What sets Evo Morales apart from the wave of radical leaders in Latin America is the issue of ethnic identity. The landslide election of Bolivia's first indigenous president last December was a flexing of political muscles by Native American peoples long subordinate to a governing "white" elite.
In Bolivia today, whether you talk to llama herders or to ministers in La Paz, conversation seems to wind up in the early 16th century. The Spanish conquest led to centuries of exclusion and oppression for Bolivia's native inhabitants. Today, it is the poorest country in the region and two-thirds of the population live on less than £1 a day.
"Decolonisation" is the guiding principle of the Morales government: his investiture ceremony was held at pre-Inca ruins outside La Paz and he has always refused to wear a "European" tie. Most strikingly, the former coca farmer whipped a leaf out of his jacket pocket and waved it in front of the UN General Assembly. "This is coca - it is not cocaine," he told world leaders as if they were nursery-school children. Defending the right of indigenous communities in his country to grow "the sacred leaf", Morales called for changes in fighting the global drug trade. He said rich countries should work harder at controlling their demand for narcotics instead of spraying poisonous clouds of chemicals across swaths of Bolivia's countryside.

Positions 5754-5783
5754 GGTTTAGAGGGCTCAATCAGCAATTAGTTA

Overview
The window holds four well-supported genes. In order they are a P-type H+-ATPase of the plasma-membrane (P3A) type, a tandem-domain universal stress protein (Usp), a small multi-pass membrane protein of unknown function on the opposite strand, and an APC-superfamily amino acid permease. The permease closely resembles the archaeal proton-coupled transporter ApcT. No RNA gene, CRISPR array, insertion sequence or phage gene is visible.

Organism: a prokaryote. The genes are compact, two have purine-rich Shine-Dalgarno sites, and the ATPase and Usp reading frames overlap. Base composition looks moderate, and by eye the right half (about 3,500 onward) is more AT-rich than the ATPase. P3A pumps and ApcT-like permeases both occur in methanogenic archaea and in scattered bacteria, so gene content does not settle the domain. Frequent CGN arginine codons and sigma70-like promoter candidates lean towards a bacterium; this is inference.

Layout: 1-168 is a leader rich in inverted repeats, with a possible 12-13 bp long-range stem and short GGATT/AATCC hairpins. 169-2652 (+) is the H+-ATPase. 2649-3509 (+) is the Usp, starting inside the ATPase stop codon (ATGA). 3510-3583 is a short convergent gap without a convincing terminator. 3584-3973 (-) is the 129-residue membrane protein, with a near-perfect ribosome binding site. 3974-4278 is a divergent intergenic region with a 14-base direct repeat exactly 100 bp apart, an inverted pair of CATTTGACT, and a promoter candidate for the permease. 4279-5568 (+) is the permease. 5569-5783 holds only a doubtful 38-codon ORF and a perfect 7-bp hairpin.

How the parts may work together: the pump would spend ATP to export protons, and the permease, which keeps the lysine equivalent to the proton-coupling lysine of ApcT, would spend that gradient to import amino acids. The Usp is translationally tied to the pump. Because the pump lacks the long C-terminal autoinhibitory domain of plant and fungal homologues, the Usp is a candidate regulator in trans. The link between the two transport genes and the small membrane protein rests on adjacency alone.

Granting native traditional justice official status on a par with national laws is another vital part of the "decolonisation" strategy. But his promotion of community-based courts, where village elders determine guilt and decide penalties, has not been an unqualified success.
Land reform will be a crucial test for Morales, who vowed to redistribute farmland among poor indigenous Bolivians. A small group of landowners holds 90 per cent of the farmland, while the rest is shared among three million indigenous peasant farmers.
Bolivia's better-off who live in the eastern half of the country are so horrified by Morales and his policies that they are campaigning for autonomy. There are already rumours that some ranchers are building up private militias.
You can hear Lucy Ash's radio documentary on Bolivia at www.bbc.co.uk/continents